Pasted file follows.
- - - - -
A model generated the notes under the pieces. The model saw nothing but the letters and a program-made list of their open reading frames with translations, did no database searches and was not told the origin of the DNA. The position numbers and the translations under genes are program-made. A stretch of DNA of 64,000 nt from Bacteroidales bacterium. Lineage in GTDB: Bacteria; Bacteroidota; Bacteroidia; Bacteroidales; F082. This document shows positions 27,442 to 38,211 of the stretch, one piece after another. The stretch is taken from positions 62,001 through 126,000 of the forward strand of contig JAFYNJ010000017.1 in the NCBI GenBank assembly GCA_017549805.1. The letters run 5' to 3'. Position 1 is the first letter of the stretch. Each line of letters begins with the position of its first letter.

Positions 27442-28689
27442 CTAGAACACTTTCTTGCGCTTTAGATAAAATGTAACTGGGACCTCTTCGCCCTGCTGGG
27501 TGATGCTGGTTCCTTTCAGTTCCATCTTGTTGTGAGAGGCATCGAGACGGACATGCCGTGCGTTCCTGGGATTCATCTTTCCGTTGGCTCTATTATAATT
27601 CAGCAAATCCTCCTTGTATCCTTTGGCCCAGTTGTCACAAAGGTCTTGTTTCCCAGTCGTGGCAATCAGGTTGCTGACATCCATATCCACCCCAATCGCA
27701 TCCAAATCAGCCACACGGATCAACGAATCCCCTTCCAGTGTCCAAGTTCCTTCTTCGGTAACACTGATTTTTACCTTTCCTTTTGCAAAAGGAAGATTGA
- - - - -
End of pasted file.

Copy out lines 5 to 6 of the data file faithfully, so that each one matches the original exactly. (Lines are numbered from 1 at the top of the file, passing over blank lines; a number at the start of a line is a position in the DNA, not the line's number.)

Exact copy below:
27601 CAGCAAATCCTCCTTGTATCCTTTGGCCCAGTTGTCACAAAGGTCTTGTTTCCCAGTCGTGGCAATCAGGTTGCTGACATCCATATCCACCCCAATCGCA
27701 TCCAAATCAGCCACACGGATCAACGAATCCCCTTCCAGTGTCCAAGTTCCTTCTTCGGTAACACTGATTTTTACCTTTCCTTTTGCAAAAGGAAGATTGA